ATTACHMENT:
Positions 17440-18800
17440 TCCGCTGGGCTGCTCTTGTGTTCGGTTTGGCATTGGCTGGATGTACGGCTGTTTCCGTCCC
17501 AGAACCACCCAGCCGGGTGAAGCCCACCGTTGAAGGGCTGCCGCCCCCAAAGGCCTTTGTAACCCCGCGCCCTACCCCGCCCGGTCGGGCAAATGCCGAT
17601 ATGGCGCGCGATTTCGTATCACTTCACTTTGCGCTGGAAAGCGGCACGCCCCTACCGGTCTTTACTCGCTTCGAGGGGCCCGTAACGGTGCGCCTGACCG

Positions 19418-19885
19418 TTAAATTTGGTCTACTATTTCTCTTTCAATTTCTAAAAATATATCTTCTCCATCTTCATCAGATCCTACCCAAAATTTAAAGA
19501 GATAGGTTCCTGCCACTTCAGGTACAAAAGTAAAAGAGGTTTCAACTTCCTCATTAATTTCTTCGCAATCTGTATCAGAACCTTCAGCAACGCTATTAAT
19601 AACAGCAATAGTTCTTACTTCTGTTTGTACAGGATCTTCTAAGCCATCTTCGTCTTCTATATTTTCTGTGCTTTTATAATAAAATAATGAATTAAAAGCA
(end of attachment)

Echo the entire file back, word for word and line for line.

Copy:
Positions 17440-18800
17440 TCCGCTGGGCTGCTCTTGTGTTCGGTTTGGCATTGGCTGGATGTACGGCTGTTTCCGTCCC
17501 AGAACCACCCAGCCGGGTGAAGCCCACCGTTGAAGGGCTGCCGCCCCCAAAGGCCTTTGTAACCCCGCGCCCTACCCCGCCCGGTCGGGCAAATGCCGAT
17601 ATGGCGCGCGATTTCGTATCACTTCACTTTGCGCTGGAAAGCGGCACGCCCCTACCGGTCTTTACTCGCTTCGAGGGGCCCGTAACGGTGCGCCTGACCG

Positions 19418-19885
19418 TTAAATTTGGTCTACTATTTCTCTTTCAATTTCTAAAAATATATCTTCTCCATCTTCATCAGATCCTACCCAAAATTTAAAGA
19501 GATAGGTTCCTGCCACTTCAGGTACAAAAGTAAAAGAGGTTTCAACTTCCTCATTAATTTCTTCGCAATCTGTATCAGAACCTTCAGCAACGCTATTAAT
19601 AACAGCAATAGTTCTTACTTCTGTTTGTACAGGATCTTCTAAGCCATCTTCGTCTTCTATATTTTCTGTGCTTTTATAATAAAATAATGAATTAAAAGCA